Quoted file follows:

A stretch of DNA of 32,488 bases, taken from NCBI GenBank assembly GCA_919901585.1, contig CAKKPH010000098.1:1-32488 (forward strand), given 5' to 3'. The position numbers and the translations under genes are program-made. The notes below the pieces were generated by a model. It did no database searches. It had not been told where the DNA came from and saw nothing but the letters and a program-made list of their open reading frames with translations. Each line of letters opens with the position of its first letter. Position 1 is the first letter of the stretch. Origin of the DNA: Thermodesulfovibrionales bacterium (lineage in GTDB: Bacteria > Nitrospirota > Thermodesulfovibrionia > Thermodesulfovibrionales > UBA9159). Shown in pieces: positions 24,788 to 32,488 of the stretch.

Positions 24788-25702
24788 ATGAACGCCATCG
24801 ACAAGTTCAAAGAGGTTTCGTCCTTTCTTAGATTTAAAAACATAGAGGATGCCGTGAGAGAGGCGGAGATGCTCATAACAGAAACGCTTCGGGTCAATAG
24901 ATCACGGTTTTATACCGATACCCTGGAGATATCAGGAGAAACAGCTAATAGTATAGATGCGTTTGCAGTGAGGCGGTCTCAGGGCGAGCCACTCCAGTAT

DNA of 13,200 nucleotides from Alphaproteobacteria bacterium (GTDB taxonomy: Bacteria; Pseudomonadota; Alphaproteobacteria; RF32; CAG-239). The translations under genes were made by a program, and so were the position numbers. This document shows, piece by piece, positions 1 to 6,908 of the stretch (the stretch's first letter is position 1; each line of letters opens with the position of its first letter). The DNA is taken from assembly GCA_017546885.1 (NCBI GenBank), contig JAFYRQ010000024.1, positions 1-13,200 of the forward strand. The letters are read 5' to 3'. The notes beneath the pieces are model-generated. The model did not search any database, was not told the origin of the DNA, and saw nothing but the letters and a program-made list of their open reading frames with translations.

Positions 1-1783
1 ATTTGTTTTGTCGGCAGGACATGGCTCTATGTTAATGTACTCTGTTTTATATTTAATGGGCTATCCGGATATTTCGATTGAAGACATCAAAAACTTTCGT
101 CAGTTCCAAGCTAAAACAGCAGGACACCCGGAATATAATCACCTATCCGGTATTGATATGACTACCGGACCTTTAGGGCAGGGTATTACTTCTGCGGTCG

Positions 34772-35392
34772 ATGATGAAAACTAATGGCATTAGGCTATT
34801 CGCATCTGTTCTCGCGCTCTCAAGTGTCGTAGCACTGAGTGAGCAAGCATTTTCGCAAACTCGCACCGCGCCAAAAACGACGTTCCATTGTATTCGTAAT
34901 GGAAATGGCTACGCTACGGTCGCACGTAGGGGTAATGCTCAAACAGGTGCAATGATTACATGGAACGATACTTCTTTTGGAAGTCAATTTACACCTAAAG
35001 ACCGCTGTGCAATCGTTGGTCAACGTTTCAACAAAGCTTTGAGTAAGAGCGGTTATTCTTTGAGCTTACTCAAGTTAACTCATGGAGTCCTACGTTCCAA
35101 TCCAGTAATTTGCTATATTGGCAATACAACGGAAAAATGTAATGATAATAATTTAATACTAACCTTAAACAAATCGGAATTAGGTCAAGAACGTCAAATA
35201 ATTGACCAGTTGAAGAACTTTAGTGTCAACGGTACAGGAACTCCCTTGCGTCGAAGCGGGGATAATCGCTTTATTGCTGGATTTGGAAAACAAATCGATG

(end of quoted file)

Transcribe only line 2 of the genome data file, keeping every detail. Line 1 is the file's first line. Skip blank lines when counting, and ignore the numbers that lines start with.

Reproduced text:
Positions 24788-25702